How much time do we have to restore the Everglades? That question has been difficult to answer until recently. According to the National Oceanic and Atmospheric Administration, by the time today's child sees middle age, at least one-fourth to one-half of Everglades National Park’s land mass will have vanished. Many geoscientists, like Dr. Harold Wanless of the University of Miami, project an even greater rate of sea-level rise this century. Sea-level rise is no joke, and it’s particularly serious for the Everglades with elevation generally measured in the single digits.
At the Everglades Coalition conference in January, Ernie Barnett, the South Florida Water Management District’s point person on Everglades Restoration, said that restoring the Everglades fresh water flow would “mitigate the effects of sea-level rise and saltwater intrusion.” But what does mitigation mean? Can we keep the Everglades from sinking into the sea?
The answer rests in a complex set of circumstances: maintaining a freshwater aquifer and a hydrological head (the pressure of freshwater flowing south), and reversing soil subsidence (the sinking of the land due to drought), in concert with a world that has reduced carbon emissions.
What is clear is that doing nothing or doing it too slowly will result in the loss of the southern Everglades in less than five decades. What we can and must do is to let nature resume control of water flow by removing barriers like the Tamiami Trail, the Miami Canal and the L-67 canals, while cleaning up Big Sugar’s effluent to Everglades standards.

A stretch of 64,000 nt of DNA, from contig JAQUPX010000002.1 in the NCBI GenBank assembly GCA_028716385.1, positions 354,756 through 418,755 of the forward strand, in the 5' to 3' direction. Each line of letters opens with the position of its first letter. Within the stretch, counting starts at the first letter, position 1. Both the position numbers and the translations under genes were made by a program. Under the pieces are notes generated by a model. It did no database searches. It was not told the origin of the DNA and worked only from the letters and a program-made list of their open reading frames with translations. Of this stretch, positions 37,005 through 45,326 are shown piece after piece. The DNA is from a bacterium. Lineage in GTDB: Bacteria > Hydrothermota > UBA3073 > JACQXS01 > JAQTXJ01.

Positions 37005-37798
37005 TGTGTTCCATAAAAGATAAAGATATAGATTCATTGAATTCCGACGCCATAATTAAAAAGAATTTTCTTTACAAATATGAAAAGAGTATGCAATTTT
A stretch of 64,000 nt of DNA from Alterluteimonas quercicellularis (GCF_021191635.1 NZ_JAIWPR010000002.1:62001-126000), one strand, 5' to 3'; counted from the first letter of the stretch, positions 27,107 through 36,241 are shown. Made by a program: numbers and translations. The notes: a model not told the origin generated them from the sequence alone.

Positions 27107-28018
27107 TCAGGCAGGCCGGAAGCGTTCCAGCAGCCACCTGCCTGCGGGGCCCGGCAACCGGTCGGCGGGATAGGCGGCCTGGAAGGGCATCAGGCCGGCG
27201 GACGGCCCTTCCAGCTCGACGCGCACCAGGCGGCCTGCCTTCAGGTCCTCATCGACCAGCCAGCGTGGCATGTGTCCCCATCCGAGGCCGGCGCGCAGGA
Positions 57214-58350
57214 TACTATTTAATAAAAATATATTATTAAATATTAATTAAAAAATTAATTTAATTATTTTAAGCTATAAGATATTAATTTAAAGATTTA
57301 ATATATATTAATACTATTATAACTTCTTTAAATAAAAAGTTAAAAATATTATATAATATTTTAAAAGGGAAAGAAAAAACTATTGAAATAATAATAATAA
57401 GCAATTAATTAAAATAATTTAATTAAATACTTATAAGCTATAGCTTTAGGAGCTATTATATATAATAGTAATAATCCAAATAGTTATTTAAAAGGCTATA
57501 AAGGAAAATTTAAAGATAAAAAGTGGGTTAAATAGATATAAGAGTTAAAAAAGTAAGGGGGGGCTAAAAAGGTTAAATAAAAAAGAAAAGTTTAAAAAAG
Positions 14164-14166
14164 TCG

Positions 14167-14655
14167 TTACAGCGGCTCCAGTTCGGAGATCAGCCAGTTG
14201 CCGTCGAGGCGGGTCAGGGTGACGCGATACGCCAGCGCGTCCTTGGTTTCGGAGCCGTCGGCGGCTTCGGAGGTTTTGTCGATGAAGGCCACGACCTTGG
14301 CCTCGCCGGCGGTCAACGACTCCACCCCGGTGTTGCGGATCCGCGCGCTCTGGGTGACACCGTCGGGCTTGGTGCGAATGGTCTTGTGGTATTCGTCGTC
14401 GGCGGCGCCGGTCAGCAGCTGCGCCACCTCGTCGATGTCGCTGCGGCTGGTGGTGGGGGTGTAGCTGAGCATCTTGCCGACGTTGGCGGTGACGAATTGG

There has been some progress:
• A new federal project seeks to eliminate many barriers to flow in the Central Everglades and restore sheet flow by eliminating canals. It’s not a panacea, but it’s a solid first step.
• A federally-funded mile-long bridge over Tamiami Trail to restore water flow is slated to open this spring and another 5.5 miles of bridging is planned. The next 2.6-mile span is now being designed by the National Park Service.
• The Everglades Headwaters National Wildlife Refuge has a foothold and now can be expanded to protect critical ranch lands surrounding the Kissimmee River.
There have also been some setbacks:
• Although the state of Florida and the federal government agreed to a plan to clean up Big Sugar’s water, it takes too long and doesn't use enough land.
• The state just issued 30-year sugar lease extensions on land most likely needed for cleanup.
• The state has been trying to sell off land needed for Everglades restoration.
• The state wants to resume the backpumping of sugar effluent into Lake Okeechobee instead of treating it and sending it south for the Everglades.
• Florida Power and Light continues to seek permission for two nuclear reactors (added to two existing reactors) in an area most vulnerable to sea-level rise and requiring towering transmission lines through wetlands.
In the end, the Everglades restoration timetable has to beat the physics of sea-level rise. Rapidly restoring natural, clean fresh water flow will preserve the Everglades as long as possible. Whether we can win the battle or sustain a century-long retreat is not yet clear, but we must do everything possible to let natural processes take over. It’s our only hope.
— Jonathan Ullman, South Florida/Everglades Senior Representative, Sierra Club
|Everglades 1995 baseline|
|2 ft. sea level rise|
|4 ft. sea level rise|
|5 ft. sea level rise|
Sea level rise images courtesy of Dr. Harold Wanless, Chair, Department of Geological Sciences, University of Miami.
Contact the decision makers below and ask them to:
• Support and fully fund the National Park Service’s 5.5 mile Tamiami Trail bridging project.
• Support further sugar land acquisition and speed up clean up.
• Support the Central Everglades Planning Project.
Find your U.S representative at house.gov/representatives/
Miami-Dade Climate Change Advisory Task Force: http://www.miamidade.gov/development/library/brochures/08-04-22-statement-on-sea-level.pdf
Global Sea Level Rise Scenarios for the United States
National Climate Assessment, December 2012
National Oceanic and Atmosphic Administration